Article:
For refugees who call Snohomish County, Wash., their new home and safe haven from war and other disasters, Providence nurse practitioner Carol McCahon is there to help.
Once out of harm’s way, refugees face a different set of challenges as they resettle in new communities. Often they must learn a new language, find housing and figure out transportation. Add to this list finding access to health care. When the Snohomish Health District was forced to close its immunization clinic in 2015, many refugees were left at risk of not completing the necessary requirements for their permanent residency and lost other essential support services.
"When I met with Carol over a year ago and explained the needs of our newly arrived refugees, she immediately agreed to be on board and she created a solution,” said Patricia Yepassis-Zembrou, M.D., from the Snohomish Health District.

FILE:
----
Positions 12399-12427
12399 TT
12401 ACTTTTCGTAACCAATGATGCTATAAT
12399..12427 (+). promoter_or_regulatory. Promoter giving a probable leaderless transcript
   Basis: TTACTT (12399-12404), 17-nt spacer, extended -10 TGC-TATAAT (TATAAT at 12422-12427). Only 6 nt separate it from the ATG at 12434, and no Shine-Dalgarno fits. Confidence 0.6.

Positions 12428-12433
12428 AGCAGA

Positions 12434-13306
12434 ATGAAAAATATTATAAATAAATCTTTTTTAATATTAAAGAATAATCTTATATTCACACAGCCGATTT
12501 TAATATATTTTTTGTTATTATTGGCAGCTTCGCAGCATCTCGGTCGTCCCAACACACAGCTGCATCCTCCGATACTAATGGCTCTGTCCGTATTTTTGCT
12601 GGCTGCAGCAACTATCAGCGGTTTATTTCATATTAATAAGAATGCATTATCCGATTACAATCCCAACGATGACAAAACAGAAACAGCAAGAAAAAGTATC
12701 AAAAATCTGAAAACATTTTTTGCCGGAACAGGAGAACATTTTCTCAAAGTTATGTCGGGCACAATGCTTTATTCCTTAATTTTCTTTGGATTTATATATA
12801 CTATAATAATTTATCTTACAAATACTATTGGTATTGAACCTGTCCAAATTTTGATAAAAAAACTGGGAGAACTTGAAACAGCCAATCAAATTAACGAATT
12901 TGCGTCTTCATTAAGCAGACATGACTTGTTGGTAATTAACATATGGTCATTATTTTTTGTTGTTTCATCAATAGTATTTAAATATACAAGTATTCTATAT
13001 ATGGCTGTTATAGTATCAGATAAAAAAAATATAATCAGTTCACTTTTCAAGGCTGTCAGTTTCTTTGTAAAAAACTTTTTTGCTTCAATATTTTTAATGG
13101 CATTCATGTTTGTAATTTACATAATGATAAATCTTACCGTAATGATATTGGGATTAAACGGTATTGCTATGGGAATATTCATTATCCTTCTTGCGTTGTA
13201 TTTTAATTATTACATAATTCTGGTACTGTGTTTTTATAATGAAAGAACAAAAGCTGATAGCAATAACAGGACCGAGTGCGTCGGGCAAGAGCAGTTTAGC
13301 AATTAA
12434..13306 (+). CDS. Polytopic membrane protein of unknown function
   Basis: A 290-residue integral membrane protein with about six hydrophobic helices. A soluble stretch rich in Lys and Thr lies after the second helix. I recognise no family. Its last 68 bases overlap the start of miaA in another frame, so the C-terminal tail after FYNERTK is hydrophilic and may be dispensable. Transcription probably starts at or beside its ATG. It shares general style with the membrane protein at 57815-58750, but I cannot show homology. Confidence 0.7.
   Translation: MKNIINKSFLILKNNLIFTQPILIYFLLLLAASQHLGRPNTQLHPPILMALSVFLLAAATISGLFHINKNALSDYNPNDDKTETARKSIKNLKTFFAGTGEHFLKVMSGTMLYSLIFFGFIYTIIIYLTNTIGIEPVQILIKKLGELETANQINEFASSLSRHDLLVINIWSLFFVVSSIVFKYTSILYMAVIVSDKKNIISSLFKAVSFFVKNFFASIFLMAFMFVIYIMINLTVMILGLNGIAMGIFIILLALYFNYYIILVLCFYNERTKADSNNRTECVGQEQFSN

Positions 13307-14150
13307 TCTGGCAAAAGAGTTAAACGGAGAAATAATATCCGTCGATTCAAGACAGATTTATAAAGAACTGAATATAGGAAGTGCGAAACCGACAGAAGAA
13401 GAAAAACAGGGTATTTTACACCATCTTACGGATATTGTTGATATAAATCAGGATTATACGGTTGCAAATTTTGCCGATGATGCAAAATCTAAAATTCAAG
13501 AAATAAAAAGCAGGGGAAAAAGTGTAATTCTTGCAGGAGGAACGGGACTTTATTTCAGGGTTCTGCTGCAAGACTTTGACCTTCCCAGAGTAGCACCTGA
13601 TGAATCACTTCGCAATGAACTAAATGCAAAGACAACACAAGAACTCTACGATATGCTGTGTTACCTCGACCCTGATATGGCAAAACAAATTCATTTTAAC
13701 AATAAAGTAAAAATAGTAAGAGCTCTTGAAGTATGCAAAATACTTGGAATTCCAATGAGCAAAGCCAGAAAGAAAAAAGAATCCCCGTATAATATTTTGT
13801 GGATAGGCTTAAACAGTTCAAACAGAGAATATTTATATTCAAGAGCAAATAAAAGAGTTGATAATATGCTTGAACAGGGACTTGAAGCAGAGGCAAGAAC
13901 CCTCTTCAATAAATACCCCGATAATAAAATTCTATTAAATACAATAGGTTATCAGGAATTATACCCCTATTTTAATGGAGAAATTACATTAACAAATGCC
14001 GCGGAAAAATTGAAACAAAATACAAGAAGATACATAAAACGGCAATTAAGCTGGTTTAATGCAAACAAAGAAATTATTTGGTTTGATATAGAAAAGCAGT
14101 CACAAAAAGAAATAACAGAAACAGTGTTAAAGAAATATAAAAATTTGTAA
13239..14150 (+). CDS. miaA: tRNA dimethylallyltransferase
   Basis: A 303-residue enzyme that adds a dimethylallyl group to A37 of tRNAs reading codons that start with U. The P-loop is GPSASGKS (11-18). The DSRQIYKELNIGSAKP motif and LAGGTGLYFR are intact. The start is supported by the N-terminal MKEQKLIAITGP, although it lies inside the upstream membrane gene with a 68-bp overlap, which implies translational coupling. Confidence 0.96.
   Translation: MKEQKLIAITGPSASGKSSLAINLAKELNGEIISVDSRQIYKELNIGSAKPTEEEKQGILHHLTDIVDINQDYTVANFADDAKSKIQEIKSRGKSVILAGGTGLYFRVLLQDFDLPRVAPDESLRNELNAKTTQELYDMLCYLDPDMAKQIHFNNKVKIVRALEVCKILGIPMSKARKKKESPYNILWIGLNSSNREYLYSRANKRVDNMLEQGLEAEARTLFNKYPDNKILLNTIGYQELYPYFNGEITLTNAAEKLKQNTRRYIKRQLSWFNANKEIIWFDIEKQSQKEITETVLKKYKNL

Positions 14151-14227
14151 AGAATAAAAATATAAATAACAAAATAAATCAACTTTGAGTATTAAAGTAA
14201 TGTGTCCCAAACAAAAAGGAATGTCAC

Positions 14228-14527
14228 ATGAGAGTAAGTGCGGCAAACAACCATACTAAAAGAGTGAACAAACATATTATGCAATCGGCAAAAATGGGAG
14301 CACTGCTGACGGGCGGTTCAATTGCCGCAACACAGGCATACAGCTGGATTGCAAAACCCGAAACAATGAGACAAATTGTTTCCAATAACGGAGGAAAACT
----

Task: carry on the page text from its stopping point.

Relief for those who are vulnerable
McCahon and the Providence Everett Healthcare Clinic partnered with the health district to provide primary care and immunizations. More than 100 refugees have been served through the program this year, thanks to Providence’s community investment.
“The best thing is the time Carol spends with the clients,” said Dr. Yepassis-Zembrou. “This allows time for teaching them about the U.S. health system and how to navigate it.”
Responding to significant needs
Access to primary care was identified as a significant need in Providence’s community health needs assessment in the Snohomish County area. Through collaboration and compassion, this vulnerable population is now receiving comfort and care.